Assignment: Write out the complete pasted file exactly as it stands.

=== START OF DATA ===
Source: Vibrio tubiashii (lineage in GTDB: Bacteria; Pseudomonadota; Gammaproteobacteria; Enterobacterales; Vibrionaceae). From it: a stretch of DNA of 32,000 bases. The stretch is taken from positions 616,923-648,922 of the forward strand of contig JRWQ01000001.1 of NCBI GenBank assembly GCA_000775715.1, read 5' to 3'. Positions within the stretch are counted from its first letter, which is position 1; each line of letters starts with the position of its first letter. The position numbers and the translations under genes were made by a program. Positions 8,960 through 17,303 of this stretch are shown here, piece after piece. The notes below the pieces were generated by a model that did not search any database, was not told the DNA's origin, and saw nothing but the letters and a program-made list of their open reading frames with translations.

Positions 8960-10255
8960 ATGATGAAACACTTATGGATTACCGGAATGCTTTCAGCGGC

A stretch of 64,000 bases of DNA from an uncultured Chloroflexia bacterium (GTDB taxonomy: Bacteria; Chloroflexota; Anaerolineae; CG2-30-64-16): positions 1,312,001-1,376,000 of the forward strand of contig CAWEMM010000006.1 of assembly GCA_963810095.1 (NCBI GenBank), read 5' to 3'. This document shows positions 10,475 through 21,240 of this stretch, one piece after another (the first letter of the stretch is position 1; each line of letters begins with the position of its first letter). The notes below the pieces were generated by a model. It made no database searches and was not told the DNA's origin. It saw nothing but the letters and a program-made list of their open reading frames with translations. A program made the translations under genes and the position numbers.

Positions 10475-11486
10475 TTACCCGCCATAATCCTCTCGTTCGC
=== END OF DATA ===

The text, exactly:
Source: Vibrio tubiashii (lineage in GTDB: Bacteria; Pseudomonadota; Gammaproteobacteria; Enterobacterales; Vibrionaceae). From it: a stretch of DNA of 32,000 bases. The stretch is taken from positions 616,923-648,922 of the forward strand of contig JRWQ01000001.1 of NCBI GenBank assembly GCA_000775715.1, read 5' to 3'. Positions within the stretch are counted from its first letter, which is position 1; each line of letters starts with the position of its first letter. The position numbers and the translations under genes were made by a program. Positions 8,960 through 17,303 of this stretch are shown here, piece after piece. The notes below the pieces were generated by a model that did not search any database, was not told the DNA's origin, and saw nothing but the letters and a program-made list of their open reading frames with translations.

Positions 8960-10255
8960 ATGATGAAACACTTATGGATTACCGGAATGCTTTCAGCGGC

A stretch of 64,000 bases of DNA from an uncultured Chloroflexia bacterium (GTDB taxonomy: Bacteria; Chloroflexota; Anaerolineae; CG2-30-64-16): positions 1,312,001-1,376,000 of the forward strand of contig CAWEMM010000006.1 of assembly GCA_963810095.1 (NCBI GenBank), read 5' to 3'. This document shows positions 10,475 through 21,240 of this stretch, one piece after another (the first letter of the stretch is position 1; each line of letters begins with the position of its first letter). The notes below the pieces were generated by a model. It made no database searches and was not told the DNA's origin. It saw nothing but the letters and a program-made list of their open reading frames with translations. A program made the translations under genes and the position numbers.

Positions 10475-11486
10475 TTACCCGCCATAATCCTCTCGTTCGC